(Section 2) Congress shall have power to enforce this article ...


A Study In Sovereignty: Federalism, Political Culture, And The Future Of Conservatism, Clint Hamilton Apr 2018

A Study In Sovereignty: Federalism, Political Culture, And The Future Of Conservatism, Clint Hamilton

Senior Honors Theses

This thesis confronts symptoms of an issue which is eroding at the principles of conservative advocacy, specifically those dealing with federalism. It contrasts modern definitions of federalism with those which existed in the late 1700s, and then attempts to determine the cause of the change. Concluding that the change was caused by a shift in American political identity, the author argues that the conservative movement must begin a conversation on how best to adapt to the change to prevent further drifting away from conservative principles.


Miller, John Goodrum, Sr., 1853-1936 (Mss 629), Manuscripts & Folklife Archives Feb 2018

Miller, John Goodrum, Sr., 1853-1936 (Mss 629), Manuscripts & Folklife Archives

MSS Finding Aids

Finding aid only for Manuscripts Collection 629. Writings of John Goodrum Miller, Sr., a lawyer and native of Caldwell County, Kentucky. Includes a family history, a personal memoir, and manuscript chapters on early Kentucky history, English church history, and the U.S. Constitution. Also includes a small amount of material related to The Black Patch War, Miller’s book on the Night Riders.


Newsroom: A Painful History 1-19-2018, Roger Williams University School Of Law Jan 2018

Newsroom: A Painful History 1-19-2018, Roger Williams University School Of Law

Life of the Law School (1993- )

No abstract provided.


The Loving Story: Using A Documentary To Reconsider The Status Of An Iconic Interracial Married Couple, Regina Austin Jan 2018

The Loving Story: Using A Documentary To Reconsider The Status Of An Iconic Interracial Married Couple, Regina Austin

Faculty Scholarship at Penn Law

The Loving Story (Augusta Films 2011), directed by Nancy Buirski, tells the backstory of the groundbreaking U.S. Supreme Court case, Loving v. Virginia, that overturned state laws barring interracial marriage. The article looks to the documentary to explain why the Lovings should be considered icons of racial and ethnic civil rights, however much they might be associated with marriage equality today. The film shows the Lovings to be ordinary people who took their nearly decade long struggle against white supremacy to the nation’s highest court out of a genuine commitment to each other and a determination to live ...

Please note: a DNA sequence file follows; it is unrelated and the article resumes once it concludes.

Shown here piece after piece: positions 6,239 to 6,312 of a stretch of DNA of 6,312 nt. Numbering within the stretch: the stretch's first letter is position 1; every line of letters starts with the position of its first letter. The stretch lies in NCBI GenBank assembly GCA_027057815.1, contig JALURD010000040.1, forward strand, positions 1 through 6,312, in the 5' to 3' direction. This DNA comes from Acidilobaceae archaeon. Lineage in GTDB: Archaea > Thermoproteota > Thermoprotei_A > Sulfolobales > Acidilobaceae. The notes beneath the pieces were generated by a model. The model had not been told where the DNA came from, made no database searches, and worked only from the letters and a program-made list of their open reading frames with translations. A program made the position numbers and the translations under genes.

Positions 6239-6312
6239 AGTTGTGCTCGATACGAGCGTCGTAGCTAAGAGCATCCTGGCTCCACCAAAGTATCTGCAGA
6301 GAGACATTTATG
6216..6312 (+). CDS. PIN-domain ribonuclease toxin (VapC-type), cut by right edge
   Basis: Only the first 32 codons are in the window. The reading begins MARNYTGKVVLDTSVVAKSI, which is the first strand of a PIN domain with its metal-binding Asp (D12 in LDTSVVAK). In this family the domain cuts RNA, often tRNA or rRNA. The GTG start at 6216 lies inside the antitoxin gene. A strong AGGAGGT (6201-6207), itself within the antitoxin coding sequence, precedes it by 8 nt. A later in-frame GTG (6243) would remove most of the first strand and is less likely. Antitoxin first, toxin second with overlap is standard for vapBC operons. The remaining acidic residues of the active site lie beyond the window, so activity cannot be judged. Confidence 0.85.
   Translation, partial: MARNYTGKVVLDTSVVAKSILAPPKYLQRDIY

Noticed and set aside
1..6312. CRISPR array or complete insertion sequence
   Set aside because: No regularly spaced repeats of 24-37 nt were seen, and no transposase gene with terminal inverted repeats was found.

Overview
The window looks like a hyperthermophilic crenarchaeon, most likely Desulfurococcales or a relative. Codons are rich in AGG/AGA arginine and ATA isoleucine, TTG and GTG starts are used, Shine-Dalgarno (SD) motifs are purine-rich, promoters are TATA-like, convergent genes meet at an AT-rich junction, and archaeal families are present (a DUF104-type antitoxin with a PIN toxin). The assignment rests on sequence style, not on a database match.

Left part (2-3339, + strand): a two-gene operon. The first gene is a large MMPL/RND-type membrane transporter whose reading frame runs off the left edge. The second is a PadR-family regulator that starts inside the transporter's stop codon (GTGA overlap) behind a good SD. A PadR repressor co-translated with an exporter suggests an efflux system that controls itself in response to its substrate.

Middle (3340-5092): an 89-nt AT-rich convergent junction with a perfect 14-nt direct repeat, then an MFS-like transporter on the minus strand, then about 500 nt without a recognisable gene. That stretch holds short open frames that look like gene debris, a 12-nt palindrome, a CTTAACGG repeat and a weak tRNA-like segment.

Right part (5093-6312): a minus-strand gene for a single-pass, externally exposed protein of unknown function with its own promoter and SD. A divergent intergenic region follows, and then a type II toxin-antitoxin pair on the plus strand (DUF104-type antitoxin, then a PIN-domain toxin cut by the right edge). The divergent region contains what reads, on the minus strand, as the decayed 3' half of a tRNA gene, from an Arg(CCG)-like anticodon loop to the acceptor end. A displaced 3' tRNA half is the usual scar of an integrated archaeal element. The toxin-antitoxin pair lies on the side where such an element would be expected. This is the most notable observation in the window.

Petitioning And The Making Of The Administrative State, Maggie Blackhawk Jan 2018

Petitioning And The Making Of The Administrative State, Maggie Blackhawk

Faculty Scholarship at Penn Law

The administrative state is suffering from a crisis of legitimacy. Many have questioned the legality of the myriad commissions, boards, and agencies through which much of our modern governance occurs. Scholars such as Jerry Mashaw, Theda Skocpol, and Michele Dauber, among others, have provided compelling institutional histories, illustrating that administrative lawmaking has roots in the early American republic. Others have attempted to assuage concerns through interpretive theory, arguing that the Administrative Procedure Act of 1946 implicitly amended our Constitution. Solutions offered thus far, however, have yet to provide a deeper understanding of the meaning and function of the administrative state ...


Intersectionality And The Constitution Of Family Status, Serena Mayeri Jan 2017

Intersectionality And The Constitution Of Family Status, Serena Mayeri

Faculty Scholarship at Penn Law